Gender Norms in Giovanni’s Room: A Reference Not a Rule

On Monday, our class had a discussion on Giovanni’s Room by James Baldwin, where we talked about Hella’s judgmental remarks after her return from Spain.  My classmates Alana and Anisa provided ample evidence from the text showing when Hella protected judgement onto other characters.  Even though it was clear their claim was true, I persisted in asking them: “Why does this matter? How does this add complexity to the plot? How does this impact our understanding of the novel?”. 

People are more likely to cast negative thoughts towards those who they are envious of.  In the novel, Hella casted her judgement at a character like Giovanni who was clearly very content with the person he was.  He wasn’t afraid of his sexuality and desires, in fact he openly expressed them.  Much to the contrary, Hella had very negative experiences with her gender identity.  She allowed gender norms to dictate what her actions and appearance would look like, which caused her to hate being a woman and all the things that apparently came with being one.  This is exactly where the downfall of American’s interpretation of gender norms are.  There is no right way to be a woman.  Being a woman shouldn’t mean you are confined to a certain set of appearances, sexualities, and life goals like Hella thought.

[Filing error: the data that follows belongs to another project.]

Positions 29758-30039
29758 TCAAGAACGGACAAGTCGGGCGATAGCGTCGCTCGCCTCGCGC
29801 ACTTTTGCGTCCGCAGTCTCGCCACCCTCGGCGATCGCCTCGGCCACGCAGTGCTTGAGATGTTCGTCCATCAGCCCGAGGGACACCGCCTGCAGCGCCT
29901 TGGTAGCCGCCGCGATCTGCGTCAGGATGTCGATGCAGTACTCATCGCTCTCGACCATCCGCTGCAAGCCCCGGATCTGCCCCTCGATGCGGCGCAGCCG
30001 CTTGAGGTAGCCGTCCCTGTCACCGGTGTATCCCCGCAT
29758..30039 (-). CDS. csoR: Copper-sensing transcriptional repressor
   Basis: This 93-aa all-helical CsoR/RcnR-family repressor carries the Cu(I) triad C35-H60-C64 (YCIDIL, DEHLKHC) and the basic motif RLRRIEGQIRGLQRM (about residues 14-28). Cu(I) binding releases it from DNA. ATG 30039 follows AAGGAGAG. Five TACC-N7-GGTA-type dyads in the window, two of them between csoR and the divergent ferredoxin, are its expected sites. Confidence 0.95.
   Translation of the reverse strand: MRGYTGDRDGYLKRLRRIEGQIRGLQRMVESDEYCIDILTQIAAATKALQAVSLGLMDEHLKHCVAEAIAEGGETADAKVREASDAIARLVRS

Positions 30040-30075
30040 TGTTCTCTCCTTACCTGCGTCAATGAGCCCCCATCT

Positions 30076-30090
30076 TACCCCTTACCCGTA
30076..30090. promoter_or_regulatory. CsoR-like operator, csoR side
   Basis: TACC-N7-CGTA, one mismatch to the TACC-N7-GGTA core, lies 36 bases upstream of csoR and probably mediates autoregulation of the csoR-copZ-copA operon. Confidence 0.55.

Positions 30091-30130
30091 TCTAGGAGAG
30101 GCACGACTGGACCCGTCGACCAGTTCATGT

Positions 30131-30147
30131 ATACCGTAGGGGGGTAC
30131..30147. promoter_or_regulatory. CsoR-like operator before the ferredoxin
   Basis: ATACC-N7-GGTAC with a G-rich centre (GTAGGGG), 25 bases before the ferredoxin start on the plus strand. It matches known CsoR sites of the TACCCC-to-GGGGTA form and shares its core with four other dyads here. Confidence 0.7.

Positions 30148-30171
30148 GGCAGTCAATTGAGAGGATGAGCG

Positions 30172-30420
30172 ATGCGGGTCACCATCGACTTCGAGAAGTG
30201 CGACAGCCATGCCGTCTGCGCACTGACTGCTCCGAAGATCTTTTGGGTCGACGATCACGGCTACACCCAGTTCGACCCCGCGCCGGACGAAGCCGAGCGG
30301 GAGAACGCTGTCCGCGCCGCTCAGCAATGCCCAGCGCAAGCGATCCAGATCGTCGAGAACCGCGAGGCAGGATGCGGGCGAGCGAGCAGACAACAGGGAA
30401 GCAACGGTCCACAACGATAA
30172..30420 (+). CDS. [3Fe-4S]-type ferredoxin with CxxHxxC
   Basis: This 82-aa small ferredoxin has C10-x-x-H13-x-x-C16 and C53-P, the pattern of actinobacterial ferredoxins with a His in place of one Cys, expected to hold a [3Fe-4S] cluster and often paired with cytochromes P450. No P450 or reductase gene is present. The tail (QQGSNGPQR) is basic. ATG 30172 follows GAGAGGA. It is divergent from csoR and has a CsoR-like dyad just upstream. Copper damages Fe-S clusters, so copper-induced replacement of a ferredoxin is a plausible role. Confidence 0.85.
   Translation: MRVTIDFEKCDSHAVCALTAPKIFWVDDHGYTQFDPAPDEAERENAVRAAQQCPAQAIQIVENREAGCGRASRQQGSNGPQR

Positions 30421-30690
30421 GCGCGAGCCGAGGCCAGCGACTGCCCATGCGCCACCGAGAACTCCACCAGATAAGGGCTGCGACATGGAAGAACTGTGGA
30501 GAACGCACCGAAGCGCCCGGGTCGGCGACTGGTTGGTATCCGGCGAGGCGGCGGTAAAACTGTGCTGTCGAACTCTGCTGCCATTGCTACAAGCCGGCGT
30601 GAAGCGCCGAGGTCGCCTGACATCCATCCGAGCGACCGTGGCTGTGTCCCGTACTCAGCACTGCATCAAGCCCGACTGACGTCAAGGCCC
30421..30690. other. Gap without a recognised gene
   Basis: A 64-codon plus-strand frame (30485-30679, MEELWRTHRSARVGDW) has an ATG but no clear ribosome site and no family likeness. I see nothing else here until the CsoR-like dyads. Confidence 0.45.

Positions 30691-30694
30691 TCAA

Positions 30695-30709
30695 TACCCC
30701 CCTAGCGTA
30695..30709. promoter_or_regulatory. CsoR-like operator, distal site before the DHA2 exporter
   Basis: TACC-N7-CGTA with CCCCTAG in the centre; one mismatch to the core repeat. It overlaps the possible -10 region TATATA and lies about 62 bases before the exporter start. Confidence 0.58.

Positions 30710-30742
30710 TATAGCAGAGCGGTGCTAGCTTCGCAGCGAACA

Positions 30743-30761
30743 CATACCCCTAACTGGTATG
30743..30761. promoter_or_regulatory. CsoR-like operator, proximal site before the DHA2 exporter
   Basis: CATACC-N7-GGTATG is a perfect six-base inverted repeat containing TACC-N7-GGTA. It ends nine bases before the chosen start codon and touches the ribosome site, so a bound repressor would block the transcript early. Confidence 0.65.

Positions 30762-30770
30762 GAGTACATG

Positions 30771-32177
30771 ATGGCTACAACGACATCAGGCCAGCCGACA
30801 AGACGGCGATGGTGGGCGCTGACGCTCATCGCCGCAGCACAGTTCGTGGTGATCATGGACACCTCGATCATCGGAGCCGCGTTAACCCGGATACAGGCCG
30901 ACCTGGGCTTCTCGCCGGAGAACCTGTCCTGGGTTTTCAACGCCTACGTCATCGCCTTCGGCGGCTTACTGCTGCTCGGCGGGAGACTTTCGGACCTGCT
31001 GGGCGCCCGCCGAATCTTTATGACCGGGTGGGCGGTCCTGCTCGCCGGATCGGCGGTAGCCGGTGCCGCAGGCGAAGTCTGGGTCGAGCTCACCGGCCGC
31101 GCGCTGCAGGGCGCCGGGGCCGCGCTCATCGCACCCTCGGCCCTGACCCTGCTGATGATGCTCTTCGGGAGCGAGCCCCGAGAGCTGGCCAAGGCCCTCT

There are numerous similarities between Hella and David’s identities and actions that show how America’s strict interpretations of gender norms hurt both men and women.  David was very troubled with the person he was, as he was constantly fighting an internal battle to resist his homosexual desires.  All of these reservations proved to be very damaging to David mentally as he tried to stop himself from actions that were valid and irresistible.  He admittedly says that his reservations are due to the American society he was raised in. It is no coincidence that both Hella and David are from the United States and are the only ones in the story who have gender identity problems.

Despite these apparent problems, gender norms are not inherently bad.  They help men and women understand their gender by showing them examples on how they can relate to people of the same gender.  The issue lies in how strictly we interpret gender norms as Americans.  We view gender norms as two concrete boxes: men and women that you must totally fit in. This interpretation of gender norms is very problematic as it gives men and women the sense that if they don’t fit into those boxes there is something wrong with them.  We as a class can start by viewing gender norms as more of reference and less of a rule, so we don’t cause more people in our Blake community to feel restricted by their gender.

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